As part of the third annual Montclair Literary Festival, novelist Thomas Pluck (“Bad Boy Boogie”) will moderate a panel titled “Writing New Jersey: Unique Challenges, Unique Stories.” He and writers Jen Conley “Cannibals and Other Stories From the Edge of the Pine Barrens”), Wallace Stroby (“Some Die Nameless”), Dave White (the Jackson Donne series) and Marina Cramer (“Roads”) will talk about being from, and writing about, the Garden State.
Pluck, who has lived in Montclair for eight years, volunteered at the festival last year, and came up with the idea for the panel himself.
“I love the festival,” he said. “I think they do a great job of getting a great variety of people from all over. But I noticed there wasn’t a lot of New Jersey writers that I recognized. So I wanted to try to bring more people into the fold, to say, ‘Hey, we have this great resource that they do every year, and you should be a part of it.’ ”
The panelists, he said, “are people I knew who both lived here and wrote about here, who may not have been as well known as others. Obviously, I could have asked for Joyce Carol Oates and Harlan Coben — you know, big names — to be on our panel, too. But great writers like Wallace Stroby and Jen Conley … she’s in Ocean County, she lives in Brick, she’s a teacher, and she writes a lot about the cities around the Pine Barrens, which don’t get a lot of press. And Dave White, he writes a crime series that’s really set in the heart of New Jersey.”
The panel “does skew a little towards the genre of mystery or thriller,” he said, “but I think a lot of regional stories get written in genre fiction … if you want to read about the area that you grew up in or live in, a lot of times, the mystery and thriller genre are a good way to find that. But they’re not always advertised that way.”
He said they will talk about “writing in New Jersey: The specific challenges that there are, being in New York’s shadow, both writing stories that way and feeling that stories that don’t happen in New York … do they matter?”
He laughed, then continued: “In a lot of ways, sometimes, it doesn’t feel like they do.”
Still, Pluck — who grew up in Nutley and has worked at the docks in Newark, among other places — says that for him, it has been more of a benefit than a drawback to be from New Jersey.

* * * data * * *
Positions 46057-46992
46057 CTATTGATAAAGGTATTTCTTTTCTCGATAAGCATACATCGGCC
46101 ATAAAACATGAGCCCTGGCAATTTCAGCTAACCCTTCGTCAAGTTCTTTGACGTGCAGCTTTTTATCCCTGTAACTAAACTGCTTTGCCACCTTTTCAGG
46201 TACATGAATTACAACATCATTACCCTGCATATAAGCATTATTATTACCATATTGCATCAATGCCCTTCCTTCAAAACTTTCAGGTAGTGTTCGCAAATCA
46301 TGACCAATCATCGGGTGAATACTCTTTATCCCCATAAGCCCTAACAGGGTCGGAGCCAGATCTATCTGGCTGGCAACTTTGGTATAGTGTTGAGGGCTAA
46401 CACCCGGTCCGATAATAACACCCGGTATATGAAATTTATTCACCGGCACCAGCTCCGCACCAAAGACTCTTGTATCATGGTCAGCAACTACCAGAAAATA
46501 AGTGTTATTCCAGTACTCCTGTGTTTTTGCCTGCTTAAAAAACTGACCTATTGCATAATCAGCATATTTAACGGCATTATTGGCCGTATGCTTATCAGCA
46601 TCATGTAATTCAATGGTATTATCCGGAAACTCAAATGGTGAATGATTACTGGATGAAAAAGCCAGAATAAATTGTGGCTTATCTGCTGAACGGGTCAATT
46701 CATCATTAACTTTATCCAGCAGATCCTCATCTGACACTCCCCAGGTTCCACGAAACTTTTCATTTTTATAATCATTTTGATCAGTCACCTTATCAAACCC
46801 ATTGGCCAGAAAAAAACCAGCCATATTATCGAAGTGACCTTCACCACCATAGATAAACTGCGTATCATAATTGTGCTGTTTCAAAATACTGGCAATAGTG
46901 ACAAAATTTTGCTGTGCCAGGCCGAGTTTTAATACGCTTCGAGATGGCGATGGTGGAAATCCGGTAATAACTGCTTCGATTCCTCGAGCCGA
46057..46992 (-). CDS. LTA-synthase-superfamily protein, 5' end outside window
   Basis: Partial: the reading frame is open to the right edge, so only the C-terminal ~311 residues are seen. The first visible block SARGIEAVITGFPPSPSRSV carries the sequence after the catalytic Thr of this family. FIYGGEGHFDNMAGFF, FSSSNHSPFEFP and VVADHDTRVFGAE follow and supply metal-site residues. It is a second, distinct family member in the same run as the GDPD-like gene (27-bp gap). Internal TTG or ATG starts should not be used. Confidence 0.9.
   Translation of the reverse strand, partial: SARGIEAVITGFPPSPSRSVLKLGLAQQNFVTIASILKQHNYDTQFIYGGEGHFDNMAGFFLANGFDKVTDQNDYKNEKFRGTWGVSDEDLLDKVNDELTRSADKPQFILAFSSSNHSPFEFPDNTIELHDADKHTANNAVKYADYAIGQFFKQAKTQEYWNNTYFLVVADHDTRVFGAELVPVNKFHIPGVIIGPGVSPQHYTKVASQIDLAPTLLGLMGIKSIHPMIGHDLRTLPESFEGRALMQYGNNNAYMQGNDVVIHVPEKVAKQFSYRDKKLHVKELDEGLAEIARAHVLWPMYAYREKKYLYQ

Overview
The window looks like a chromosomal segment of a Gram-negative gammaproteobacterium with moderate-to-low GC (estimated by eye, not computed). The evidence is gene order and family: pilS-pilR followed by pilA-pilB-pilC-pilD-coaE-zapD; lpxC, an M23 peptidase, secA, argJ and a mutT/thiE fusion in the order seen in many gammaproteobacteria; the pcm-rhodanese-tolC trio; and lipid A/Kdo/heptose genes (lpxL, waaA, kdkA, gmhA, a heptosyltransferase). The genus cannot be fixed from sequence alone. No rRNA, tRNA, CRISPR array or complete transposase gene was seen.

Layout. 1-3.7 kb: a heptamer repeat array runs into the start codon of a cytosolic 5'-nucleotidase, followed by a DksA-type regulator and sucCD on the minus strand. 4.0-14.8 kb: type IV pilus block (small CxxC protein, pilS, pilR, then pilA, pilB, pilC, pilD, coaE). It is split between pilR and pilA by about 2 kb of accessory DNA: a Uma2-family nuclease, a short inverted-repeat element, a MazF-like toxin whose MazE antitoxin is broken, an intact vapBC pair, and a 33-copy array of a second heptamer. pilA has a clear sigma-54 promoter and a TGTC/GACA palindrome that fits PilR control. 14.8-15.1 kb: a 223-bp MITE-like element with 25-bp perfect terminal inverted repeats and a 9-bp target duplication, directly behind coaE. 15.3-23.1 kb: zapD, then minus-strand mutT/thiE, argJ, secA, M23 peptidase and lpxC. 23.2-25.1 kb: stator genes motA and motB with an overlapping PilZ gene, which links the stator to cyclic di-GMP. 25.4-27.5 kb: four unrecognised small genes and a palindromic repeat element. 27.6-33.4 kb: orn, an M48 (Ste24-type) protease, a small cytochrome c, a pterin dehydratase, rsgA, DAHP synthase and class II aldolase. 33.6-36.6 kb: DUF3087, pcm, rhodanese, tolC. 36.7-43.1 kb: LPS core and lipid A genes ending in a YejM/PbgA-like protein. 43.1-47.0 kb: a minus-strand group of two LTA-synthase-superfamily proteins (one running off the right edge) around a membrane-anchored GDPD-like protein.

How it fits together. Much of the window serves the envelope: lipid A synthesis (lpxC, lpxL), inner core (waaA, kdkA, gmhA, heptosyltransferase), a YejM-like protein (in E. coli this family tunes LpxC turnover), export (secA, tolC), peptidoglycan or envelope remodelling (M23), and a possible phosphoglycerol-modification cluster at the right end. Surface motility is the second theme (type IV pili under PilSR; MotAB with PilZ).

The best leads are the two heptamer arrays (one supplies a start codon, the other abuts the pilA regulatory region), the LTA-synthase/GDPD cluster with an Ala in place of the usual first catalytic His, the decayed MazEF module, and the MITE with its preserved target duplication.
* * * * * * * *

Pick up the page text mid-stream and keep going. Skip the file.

“There’s so many stories here; that’s definitely a benefit,” he said. “Getting them published can be challenging, because you’re not what some people call ‘Real America’ in the fly-over states, to use that insult, and you’re not in a big city, either. So sometimes you have trouble selling it.”
Yet New Jersey does, of course, have a rich literary tradition. “Yeah, there’s plenty there. Except a lot of times, they don’t get called ‘A New Jersey writer,’ except when we’re trying to sell our own state.”
He feels that an event such as the Montclair Literary Festival is a way “to bring everyone together. It’s more than just writers living in this area. There’s a lot of publicists, agents, people in publishing, editors. There’s a pitch fest in the festival where writers can talk to industry pros and get some help in getting their book together, or getting their query together, which can sometimes be more challenging.”
Even though the festival is only in its third year, he said, “one thing I have noticed is that is has brought a lot of us together. There’s writers who I had no idea were New Jersey writers, or even lived in my hometown, and getting to meet them has been great.”
The panel will take place at Montclair’s First Congregational Church, March 23 at 4 p.m. Also, at 2:45 p.m., Stroby will interview his fellow crime fiction author (and fellow former Star-Ledger employee) Brad Parks, in the church.
Both events are free, though some other offerings of the festival — whose participants include Joyce Carol Oates, Richard Thompson, Alan Sepinwall, Sam Lipsyte, Sigrid Nunez and Nina Khrushcheva — are ticketed.
For information, visit succeed2gether.org/montclair-literary-festival.